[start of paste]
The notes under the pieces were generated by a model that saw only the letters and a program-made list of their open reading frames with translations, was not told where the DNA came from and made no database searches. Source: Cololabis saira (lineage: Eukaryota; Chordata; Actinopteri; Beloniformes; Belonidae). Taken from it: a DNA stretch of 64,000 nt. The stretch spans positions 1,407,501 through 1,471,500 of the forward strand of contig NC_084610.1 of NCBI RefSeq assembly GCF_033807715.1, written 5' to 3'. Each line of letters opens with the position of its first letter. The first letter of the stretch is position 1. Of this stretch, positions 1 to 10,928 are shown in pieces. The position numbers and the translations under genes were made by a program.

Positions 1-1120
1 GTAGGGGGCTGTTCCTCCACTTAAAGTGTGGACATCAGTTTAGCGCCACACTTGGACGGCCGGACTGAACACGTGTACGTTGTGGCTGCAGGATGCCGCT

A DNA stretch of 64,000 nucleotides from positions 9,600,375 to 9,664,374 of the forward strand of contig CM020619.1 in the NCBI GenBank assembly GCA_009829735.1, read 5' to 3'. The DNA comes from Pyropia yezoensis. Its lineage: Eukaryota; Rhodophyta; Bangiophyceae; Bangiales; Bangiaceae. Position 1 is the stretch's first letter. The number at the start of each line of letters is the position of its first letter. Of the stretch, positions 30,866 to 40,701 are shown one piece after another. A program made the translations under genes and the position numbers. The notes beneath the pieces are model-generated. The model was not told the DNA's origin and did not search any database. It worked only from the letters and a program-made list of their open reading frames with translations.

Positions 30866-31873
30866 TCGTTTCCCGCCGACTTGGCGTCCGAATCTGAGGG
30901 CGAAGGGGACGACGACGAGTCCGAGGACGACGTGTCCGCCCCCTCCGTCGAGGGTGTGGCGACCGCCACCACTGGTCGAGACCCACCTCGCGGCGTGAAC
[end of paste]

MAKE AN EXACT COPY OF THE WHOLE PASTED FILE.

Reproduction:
The notes under the pieces were generated by a model that saw only the letters and a program-made list of their open reading frames with translations, was not told where the DNA came from and made no database searches. Source: Cololabis saira (lineage: Eukaryota; Chordata; Actinopteri; Beloniformes; Belonidae). Taken from it: a DNA stretch of 64,000 nt. The stretch spans positions 1,407,501 through 1,471,500 of the forward strand of contig NC_084610.1 of NCBI RefSeq assembly GCF_033807715.1, written 5' to 3'. Each line of letters opens with the position of its first letter. The first letter of the stretch is position 1. Of this stretch, positions 1 to 10,928 are shown in pieces. The position numbers and the translations under genes were made by a program.

Positions 1-1120
1 GTAGGGGGCTGTTCCTCCACTTAAAGTGTGGACATCAGTTTAGCGCCACACTTGGACGGCCGGACTGAACACGTGTACGTTGTGGCTGCAGGATGCCGCT

A DNA stretch of 64,000 nucleotides from positions 9,600,375 to 9,664,374 of the forward strand of contig CM020619.1 in the NCBI GenBank assembly GCA_009829735.1, read 5' to 3'. The DNA comes from Pyropia yezoensis. Its lineage: Eukaryota; Rhodophyta; Bangiophyceae; Bangiales; Bangiaceae. Position 1 is the stretch's first letter. The number at the start of each line of letters is the position of its first letter. Of the stretch, positions 30,866 to 40,701 are shown one piece after another. A program made the translations under genes and the position numbers. The notes beneath the pieces are model-generated. The model was not told the DNA's origin and did not search any database. It worked only from the letters and a program-made list of their open reading frames with translations.

Positions 30866-31873
30866 TCGTTTCCCGCCGACTTGGCGTCCGAATCTGAGGG
30901 CGAAGGGGACGACGACGAGTCCGAGGACGACGTGTCCGCCCCCTCCGTCGAGGGTGTGGCGACCGCCACCACTGGTCGAGACCCACCTCGCGGCGTGAAC